The correct words in English, translated from the appropriate Greek words are: higher powers, not government. See below the first two verses of Romans 13 and the showing of the correct Greek words.
It is dangerous listening to modern so-called men of the cloth who speak behind pulpits because so few of those behind pulpits engage in critical thinking or look at the culture and history at the time specific verses in the Bible were written. Richard Duke
From the website:
“I suggest the Peter’s words to the governing authorities of his day would violate Romans 13 if what we read in our modern translations is accurate:
But Peter and John answered and said to them, “Whether it is right in the sight of God to give heed to you rather than to God, you be the judge; for we cannot stop speaking about what we have seen and heard.” (Acts 4:19-20 NASB)
So too of Jesus who repeatedly disobeyed the authorities’ rules by healing on the sabbath, among other things.
Throughout the early years, it was secular governments that persecuted Christians. Even today, in governments allegedly elected by the people to serve people, we see prayer removed from our schools, marriages perverted, and limits placed on what we are permitted to call sin. These governments, supposedly elected to serve the people are actually serving to benefit the bankers and large corporations at the expense of the people—and we’ve done little to oppose it. Why? Was it because we led to believe that “good” Christians are to be in subjection to “governing authorities”? Is this not a conflict in which master we serve? To submit to government is to surrender our God-given unalienable rights. Too many of those rights have already been given up to a government, who by law should be our public servant, not our superior.”
Jesus was accused of perverting the nation and forbidding to give tribute to Caesar:
2 And they began to accuse him, saying, We found this fellow perverting the nation, and forbidding to give tribute to Caesar, saying that he Himself is Christ a King.
So Jesus was accused of sedition against the state and failure to pay tribute.
I [Richard Duke] am working on the first 8 verses of Romans 13 (I did this previously but cannot find; and this time I will post on my blog so I can find next time), Here are the first two verses—note especially the real meaning of “damnation”—a totally incorrect word coming from English Bibles. The correct meaning of the inappropriate word “damnation” from the Greek (Krima) means condemnation, etc. from a judge, etc. In other words, Paul was warning that one should stay out of trouble with higher powers such as government because God will not protect you from their decisions against a person [Paul was not protected; and the counts against Jesus were for sedition against the state and failure to pay tribute:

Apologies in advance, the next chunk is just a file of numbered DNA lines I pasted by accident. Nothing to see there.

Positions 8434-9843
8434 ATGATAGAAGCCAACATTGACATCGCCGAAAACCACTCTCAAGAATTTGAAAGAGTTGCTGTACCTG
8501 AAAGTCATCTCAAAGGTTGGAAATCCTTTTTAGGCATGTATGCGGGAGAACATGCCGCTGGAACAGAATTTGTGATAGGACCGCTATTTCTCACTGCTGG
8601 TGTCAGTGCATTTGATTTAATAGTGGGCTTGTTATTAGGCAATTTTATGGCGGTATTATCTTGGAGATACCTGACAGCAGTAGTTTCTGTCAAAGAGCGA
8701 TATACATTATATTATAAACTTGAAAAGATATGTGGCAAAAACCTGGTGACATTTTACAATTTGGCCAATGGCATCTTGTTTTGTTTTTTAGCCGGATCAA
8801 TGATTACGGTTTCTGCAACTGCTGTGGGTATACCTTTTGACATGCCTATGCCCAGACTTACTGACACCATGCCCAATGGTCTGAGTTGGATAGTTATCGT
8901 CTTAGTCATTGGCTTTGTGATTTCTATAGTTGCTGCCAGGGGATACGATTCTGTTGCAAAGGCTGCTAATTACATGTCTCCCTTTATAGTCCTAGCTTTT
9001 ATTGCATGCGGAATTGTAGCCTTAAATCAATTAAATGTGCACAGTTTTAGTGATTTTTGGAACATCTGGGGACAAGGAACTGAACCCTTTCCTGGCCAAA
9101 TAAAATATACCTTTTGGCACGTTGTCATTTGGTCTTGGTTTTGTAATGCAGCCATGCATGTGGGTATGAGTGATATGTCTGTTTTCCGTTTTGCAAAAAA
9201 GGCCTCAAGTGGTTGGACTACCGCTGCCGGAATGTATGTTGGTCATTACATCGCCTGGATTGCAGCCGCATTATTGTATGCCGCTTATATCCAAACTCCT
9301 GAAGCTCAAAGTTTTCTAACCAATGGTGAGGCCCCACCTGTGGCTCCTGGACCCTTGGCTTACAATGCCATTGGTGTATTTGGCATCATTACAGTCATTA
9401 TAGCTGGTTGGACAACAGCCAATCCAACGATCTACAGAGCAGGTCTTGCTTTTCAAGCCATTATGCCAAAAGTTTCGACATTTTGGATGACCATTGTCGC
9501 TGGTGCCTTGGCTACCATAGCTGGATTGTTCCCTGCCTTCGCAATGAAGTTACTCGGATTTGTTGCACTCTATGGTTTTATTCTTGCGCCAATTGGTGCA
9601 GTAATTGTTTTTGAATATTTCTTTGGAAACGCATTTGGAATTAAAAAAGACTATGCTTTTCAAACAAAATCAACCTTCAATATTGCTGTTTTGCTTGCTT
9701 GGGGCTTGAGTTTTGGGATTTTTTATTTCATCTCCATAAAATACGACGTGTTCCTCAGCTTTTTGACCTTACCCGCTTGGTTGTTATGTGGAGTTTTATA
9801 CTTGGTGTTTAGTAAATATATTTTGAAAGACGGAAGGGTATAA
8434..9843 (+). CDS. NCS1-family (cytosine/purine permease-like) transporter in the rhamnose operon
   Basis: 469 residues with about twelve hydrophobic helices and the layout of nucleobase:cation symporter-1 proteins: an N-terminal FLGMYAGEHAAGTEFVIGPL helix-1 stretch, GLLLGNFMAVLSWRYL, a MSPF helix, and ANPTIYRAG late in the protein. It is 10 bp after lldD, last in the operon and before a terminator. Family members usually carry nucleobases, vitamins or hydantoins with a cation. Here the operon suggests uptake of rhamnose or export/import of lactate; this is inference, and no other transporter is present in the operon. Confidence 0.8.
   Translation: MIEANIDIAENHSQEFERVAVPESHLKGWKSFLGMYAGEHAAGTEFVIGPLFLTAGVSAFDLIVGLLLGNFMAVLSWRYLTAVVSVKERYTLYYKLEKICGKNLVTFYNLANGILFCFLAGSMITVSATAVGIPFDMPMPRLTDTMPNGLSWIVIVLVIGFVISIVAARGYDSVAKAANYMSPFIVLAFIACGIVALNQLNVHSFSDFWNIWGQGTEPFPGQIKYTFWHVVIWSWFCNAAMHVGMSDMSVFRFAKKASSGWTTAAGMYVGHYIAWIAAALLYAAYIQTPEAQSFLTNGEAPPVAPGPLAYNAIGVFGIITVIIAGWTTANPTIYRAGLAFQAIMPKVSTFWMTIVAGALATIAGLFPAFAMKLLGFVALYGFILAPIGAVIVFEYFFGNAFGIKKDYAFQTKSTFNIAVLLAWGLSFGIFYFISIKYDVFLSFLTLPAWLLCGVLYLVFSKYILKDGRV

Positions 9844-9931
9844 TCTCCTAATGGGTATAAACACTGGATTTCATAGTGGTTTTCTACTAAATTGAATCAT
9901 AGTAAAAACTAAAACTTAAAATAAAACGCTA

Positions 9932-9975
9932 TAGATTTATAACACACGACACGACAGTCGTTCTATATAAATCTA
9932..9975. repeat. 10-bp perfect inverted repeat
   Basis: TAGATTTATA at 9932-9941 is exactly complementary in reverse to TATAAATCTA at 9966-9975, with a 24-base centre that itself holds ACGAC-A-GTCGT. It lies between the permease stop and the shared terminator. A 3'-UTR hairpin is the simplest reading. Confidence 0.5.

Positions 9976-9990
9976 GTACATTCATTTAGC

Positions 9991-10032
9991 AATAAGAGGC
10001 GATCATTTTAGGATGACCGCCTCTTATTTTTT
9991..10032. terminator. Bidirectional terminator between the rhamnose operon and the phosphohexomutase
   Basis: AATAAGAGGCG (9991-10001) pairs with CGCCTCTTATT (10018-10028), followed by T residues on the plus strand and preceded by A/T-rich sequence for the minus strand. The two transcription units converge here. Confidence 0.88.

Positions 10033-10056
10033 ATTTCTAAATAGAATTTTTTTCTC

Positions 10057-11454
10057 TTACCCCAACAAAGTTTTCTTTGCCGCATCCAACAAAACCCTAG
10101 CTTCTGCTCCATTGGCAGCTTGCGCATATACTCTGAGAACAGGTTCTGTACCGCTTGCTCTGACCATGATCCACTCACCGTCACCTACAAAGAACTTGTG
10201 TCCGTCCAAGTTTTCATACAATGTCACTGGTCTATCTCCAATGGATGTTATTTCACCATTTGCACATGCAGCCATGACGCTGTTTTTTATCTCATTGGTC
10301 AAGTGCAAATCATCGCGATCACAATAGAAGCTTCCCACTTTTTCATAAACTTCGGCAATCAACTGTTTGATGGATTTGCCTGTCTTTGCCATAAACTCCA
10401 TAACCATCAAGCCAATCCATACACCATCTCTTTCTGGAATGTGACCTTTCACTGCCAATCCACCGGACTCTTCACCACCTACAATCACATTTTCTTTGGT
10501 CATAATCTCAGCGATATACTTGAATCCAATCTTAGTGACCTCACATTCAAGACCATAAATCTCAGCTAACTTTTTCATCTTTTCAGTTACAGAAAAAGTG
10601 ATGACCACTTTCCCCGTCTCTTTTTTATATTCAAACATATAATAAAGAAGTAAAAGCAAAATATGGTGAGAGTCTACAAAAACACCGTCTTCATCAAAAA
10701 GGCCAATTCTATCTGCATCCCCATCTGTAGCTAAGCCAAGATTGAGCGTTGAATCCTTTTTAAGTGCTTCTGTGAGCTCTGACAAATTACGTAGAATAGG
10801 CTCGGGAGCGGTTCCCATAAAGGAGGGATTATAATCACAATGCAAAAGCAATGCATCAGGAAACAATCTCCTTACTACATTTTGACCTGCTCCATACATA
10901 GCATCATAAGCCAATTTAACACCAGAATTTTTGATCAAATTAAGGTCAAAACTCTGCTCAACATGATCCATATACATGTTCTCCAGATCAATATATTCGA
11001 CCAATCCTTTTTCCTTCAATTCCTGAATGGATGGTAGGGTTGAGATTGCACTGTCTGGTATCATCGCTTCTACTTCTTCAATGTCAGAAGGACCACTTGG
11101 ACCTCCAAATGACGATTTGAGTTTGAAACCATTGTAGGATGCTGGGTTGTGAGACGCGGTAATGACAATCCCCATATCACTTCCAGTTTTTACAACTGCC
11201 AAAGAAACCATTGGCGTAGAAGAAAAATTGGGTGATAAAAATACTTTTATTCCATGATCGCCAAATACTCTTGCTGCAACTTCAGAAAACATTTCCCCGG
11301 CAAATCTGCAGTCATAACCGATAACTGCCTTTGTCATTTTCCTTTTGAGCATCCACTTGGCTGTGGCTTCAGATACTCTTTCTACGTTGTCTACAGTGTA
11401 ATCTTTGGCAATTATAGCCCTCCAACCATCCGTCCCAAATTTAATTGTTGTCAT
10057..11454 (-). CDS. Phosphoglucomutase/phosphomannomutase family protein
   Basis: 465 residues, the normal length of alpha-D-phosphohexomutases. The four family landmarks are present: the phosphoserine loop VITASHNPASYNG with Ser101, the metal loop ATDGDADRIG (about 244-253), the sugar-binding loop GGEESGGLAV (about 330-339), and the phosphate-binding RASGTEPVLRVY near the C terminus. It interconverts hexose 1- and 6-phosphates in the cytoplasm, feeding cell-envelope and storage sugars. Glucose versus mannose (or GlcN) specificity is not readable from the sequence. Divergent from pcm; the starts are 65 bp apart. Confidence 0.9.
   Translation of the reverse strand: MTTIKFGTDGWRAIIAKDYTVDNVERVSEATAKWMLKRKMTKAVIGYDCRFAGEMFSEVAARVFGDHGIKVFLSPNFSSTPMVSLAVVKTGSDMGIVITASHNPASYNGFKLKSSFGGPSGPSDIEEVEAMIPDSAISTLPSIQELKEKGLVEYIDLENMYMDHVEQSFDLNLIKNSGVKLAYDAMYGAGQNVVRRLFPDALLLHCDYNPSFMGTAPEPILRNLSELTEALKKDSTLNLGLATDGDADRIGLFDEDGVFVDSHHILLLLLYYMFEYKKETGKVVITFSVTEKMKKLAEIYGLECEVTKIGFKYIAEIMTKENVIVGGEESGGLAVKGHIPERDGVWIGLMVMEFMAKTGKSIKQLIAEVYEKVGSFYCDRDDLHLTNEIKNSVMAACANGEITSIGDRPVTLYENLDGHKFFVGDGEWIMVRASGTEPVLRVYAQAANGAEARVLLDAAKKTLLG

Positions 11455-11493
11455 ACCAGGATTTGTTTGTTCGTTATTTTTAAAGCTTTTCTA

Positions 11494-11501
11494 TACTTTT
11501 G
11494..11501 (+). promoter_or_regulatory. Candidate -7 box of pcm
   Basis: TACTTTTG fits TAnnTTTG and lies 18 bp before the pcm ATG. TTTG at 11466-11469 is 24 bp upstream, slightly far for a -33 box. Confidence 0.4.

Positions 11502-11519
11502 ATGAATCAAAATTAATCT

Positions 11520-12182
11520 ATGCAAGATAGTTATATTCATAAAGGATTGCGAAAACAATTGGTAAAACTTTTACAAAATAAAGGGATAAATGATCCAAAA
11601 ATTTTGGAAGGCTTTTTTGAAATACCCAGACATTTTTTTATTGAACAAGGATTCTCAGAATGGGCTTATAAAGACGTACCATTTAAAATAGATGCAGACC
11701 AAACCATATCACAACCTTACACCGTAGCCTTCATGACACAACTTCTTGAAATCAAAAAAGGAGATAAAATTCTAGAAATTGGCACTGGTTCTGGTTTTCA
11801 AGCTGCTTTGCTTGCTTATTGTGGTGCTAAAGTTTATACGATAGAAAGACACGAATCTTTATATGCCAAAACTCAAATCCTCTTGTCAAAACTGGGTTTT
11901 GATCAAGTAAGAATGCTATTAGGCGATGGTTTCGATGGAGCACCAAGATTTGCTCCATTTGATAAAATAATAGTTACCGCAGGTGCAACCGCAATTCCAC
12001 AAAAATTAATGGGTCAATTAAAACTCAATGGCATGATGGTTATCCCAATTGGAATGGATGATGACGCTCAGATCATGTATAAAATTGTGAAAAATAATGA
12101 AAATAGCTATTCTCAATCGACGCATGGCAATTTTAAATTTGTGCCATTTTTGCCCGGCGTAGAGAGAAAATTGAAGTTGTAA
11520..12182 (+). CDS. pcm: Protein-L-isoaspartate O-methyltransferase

1 Let every soul be subject unto the higher [huperecho] powers [exousia]. For there is no power but of God: the powers that be are ordained [tasso] of God.
1) to have or hold over one
2) to stand out, rise above, overtop
2a) to be above, be superior in rank, authority, power
2a1) the prominent men, rulers
2b) to excel, to be superior, better than, to surpass
1) power of choice, liberty of doing as one pleases
1a) leave or permission
2) physical and mental power
2a) the ability or strength with which one is endued, which
he either possesses or exercises
3) the power of authority (influence) and of right (privilege)
4) the power of rule or government (the power of him whose will
and commands must be submitted to by others and obeyed)
4a1) authority over mankind
4b1) the power of judicial decisions
4b2) of authority to manage domestic affairs
4c1) a thing subject to authority or rule
4c2) one who possesses authority
4c2a) a ruler, a human magistrate
4c2b) the leading and more powerful among created beings
superior to man, spiritual potentates
4d) a sign of the husband’s authority over his wife
4d1) the veil with which propriety required a women to cover
4e) the sign of regal authority, a crown
1) to put in order, to station
1a) to place in a certain order, to arrange, to assign a
place, to appoint
1a1) to assign (appoint) a thing to one
1b) to appoint, ordain, order
1b1) to appoint on one’s own responsibility or authority
1b2) to appoint mutually, i.e. agree upon
2 Whosoever therefore resisteth the power [exousia], resisteth the ordinance [diatage]
of God: and they that resist shall receive to themselves damnation [krima].
- a disposition, arrangement, ordinance
1) a decree, judgments
2a) condemnation of wrong, the decision (whether severe or mild)
which one passes on the faults of others
2b) in a forensic sense
2b1) the sentence of a judge
2b2) the punishment with which one is sentenced
2b3) condemnatory sentence, penal judgment, sentence
3) a matter to be judicially decided, a lawsuit, a case in court
3 For rulers are not a terror to good works, but to the evil. Wilt thou then not be afraid of the power? do that which is good, and thou shalt have praise of the same:
4 For he is the minister of God to thee for good. But if thou do that which is evil, be afraid; for he beareth not the sword in vain: for he is the minister of God, a revenger to execute wrath upon him that doeth evil.
5 Wherefore ye must needs be subject, not only for wrath, but also for conscience sake.
6 For for this cause pay ye tribute also: for they are God’s ministers, attending continually upon this very thing.
7 Render therefore to all their dues: tribute to whom tribute is due; custom to whom custom; fear to whom fear; honour to whom honour.
8 Owe no man any thing, but to love one another: for he that loveth another hath fulfilled the law.
The Day Jesus Deliberately Disobeyed The Higher Powers: A Review of John 9 – Sermon by Chuck Baldwin [Second of the series: Christ and the Pharisees]